What are the benefits of a professional development plan? 

Think that a professional development plan sounds like a stiff and rigid formality? We promise, it’s not. Taking the time to document your career goals and the steps you’ll take to achieve them offers a lot of advantages, both for the employee and the company as a whole. 

Employees will benefit from…

  • Increased transparency: The act of pulling together this plan will require employees to have honest conversations about what they want to achieve, and what their company can make available to them. That leads to clearer visibility and far more open lines of communication than they’d typically have (especially when a reported 78% of employees feel uncomfortable talking about career development and salary).
  • Better support: Workers can’t expect their employers to be mind readers. A documented plan gets team members and their management on the same page about their desires, and leads to far better company support in making those career goals a reality.
  • Greater sense of purpose: Keeping an eye on the prize (in this case, an overarching career goal) can reignite a sense of motivation and purpose at work. Plus, as an added bonus, documenting your goals is an effective way to make them happen. One study showed that writing down our goals makes us up to 42% more likely to achieve them.

Employers will benefit from…

  • Boosted recruitment and retention: Today’s talent really does care about growth and development. In a report from Gallup, 59% of millennial respondents stated that opportunities to learn and grow are extremely important to them when applying for a job. A separate study from the staffing firm Addison Group found that 76% of employees will seek other job opportunities if they’re passed over for a promotion at work. Creating professional development plans with employees shows that you’re committed to their advancement, which is a major selling point to current and prospective talent.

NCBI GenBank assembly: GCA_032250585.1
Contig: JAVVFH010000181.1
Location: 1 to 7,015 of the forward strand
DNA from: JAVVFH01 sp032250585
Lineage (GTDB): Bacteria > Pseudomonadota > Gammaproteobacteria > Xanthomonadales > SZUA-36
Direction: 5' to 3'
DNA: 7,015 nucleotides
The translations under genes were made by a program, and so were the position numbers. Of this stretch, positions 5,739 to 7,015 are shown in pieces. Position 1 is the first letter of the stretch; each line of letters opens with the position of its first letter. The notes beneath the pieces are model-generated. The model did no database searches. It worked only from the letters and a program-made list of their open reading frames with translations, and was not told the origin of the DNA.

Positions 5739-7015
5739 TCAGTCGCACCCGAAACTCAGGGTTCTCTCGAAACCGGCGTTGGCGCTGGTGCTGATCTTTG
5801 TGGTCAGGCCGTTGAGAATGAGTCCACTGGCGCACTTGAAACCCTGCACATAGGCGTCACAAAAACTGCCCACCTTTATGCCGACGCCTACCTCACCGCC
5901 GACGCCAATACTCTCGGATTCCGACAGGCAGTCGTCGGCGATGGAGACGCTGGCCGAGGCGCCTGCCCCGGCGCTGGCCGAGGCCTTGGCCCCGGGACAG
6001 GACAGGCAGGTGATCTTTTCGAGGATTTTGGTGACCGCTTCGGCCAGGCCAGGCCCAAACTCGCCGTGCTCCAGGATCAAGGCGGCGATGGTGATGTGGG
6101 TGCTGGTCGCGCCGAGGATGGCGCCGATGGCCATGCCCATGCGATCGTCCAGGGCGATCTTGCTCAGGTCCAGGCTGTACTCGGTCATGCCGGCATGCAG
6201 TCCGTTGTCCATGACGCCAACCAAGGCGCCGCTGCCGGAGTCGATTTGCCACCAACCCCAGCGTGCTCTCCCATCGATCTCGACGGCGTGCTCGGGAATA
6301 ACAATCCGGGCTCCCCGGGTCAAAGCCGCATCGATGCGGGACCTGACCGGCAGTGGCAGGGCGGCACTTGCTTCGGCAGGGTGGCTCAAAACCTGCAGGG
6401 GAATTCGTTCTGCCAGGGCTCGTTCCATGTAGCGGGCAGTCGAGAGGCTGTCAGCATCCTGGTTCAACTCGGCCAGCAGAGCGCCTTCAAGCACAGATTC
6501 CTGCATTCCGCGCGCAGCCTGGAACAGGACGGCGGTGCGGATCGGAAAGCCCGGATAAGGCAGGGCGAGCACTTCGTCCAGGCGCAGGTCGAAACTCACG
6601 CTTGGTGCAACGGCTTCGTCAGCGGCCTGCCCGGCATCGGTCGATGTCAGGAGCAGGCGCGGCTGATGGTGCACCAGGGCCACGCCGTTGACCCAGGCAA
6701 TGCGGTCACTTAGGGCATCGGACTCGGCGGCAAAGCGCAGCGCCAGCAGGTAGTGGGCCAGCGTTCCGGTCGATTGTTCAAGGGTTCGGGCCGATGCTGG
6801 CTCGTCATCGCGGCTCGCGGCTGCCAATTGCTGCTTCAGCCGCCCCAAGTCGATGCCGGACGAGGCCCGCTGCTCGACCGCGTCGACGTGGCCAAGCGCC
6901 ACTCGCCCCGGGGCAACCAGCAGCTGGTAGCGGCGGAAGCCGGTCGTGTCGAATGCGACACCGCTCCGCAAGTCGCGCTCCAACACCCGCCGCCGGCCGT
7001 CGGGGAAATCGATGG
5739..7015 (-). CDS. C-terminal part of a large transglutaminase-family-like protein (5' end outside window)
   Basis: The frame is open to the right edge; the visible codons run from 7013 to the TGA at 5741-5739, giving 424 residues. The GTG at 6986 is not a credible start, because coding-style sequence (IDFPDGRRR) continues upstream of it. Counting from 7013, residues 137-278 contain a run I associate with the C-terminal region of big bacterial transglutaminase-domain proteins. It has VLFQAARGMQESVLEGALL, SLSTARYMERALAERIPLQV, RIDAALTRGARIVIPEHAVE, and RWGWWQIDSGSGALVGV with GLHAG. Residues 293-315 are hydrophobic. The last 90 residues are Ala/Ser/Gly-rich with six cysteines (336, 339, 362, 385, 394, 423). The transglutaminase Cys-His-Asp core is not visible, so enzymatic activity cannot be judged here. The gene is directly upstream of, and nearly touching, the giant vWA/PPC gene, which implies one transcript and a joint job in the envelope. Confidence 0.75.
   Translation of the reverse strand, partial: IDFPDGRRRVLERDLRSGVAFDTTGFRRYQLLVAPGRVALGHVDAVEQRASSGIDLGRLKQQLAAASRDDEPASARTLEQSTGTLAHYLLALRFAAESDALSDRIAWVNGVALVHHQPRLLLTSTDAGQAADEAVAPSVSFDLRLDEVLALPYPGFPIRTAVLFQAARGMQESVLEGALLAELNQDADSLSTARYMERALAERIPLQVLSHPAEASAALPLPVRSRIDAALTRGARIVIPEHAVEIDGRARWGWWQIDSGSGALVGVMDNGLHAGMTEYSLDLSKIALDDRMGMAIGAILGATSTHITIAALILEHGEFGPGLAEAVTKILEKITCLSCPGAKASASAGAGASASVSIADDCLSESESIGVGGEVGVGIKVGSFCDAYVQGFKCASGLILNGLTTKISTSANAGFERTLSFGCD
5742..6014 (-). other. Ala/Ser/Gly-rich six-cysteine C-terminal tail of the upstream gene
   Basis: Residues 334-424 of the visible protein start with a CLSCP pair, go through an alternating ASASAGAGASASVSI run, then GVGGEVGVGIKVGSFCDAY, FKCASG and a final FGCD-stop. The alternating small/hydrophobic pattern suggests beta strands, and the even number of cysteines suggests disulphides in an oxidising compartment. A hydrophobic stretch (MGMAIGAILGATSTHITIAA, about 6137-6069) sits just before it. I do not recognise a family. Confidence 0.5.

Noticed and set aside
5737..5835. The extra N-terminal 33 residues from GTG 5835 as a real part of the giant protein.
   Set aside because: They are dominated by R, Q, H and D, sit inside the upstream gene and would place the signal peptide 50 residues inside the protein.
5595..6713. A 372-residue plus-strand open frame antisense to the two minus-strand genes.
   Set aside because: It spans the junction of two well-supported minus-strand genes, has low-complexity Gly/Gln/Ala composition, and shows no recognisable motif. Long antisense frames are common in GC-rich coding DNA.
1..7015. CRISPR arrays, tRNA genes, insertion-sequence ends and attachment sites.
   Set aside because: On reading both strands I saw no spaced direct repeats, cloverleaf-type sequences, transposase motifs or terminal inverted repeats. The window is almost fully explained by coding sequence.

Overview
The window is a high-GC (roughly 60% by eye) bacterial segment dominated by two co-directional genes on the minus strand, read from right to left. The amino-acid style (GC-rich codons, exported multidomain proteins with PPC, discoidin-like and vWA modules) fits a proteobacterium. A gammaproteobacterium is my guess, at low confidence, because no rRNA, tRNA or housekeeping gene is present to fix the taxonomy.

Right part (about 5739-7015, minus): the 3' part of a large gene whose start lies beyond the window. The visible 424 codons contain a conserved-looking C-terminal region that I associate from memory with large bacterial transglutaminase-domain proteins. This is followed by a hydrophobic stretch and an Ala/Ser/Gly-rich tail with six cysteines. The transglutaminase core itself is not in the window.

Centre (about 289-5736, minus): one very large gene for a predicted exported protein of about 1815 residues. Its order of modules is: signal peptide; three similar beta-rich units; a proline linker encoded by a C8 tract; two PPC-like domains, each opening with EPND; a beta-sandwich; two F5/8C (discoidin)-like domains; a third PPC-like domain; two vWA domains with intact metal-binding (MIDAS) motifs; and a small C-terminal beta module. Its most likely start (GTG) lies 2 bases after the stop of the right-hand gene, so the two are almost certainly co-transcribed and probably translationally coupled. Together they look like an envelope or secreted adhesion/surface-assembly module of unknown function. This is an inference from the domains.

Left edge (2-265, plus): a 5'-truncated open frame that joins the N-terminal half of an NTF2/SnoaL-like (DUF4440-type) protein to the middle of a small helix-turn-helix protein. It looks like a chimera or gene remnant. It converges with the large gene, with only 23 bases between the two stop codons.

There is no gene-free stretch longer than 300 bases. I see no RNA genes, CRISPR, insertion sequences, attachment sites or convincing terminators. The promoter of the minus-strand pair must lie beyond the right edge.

• Increased motivation: Only about half of employees strongly agree that they know what is expected of them at work. So, how can you expect your employees to be ready and raring to tackle their obligations, if they aren’t even clear on their responsibilities and targets? Related to the increased transparency we discussed above, employers who support their team’s development with a formal plan can expect to see a major uptick in motivation—simply because people feel empowered with information about their expectations. 
  • Improved engagement: One surefire way to boost employee happiness and, as a result, engagement levels, is to prove that you actually care about them. There’s no better way to do that than being in their corner, pushing them toward the goals they really want to accomplish.

The lowdown on creating a professional development plan: 7 steps to follow

As the old saying goes, “There’s more than one way to skin a cat.” And, that certainly applies to professional development plans—no two strategies will look the same, and they can vary a lot from person to person or company to company.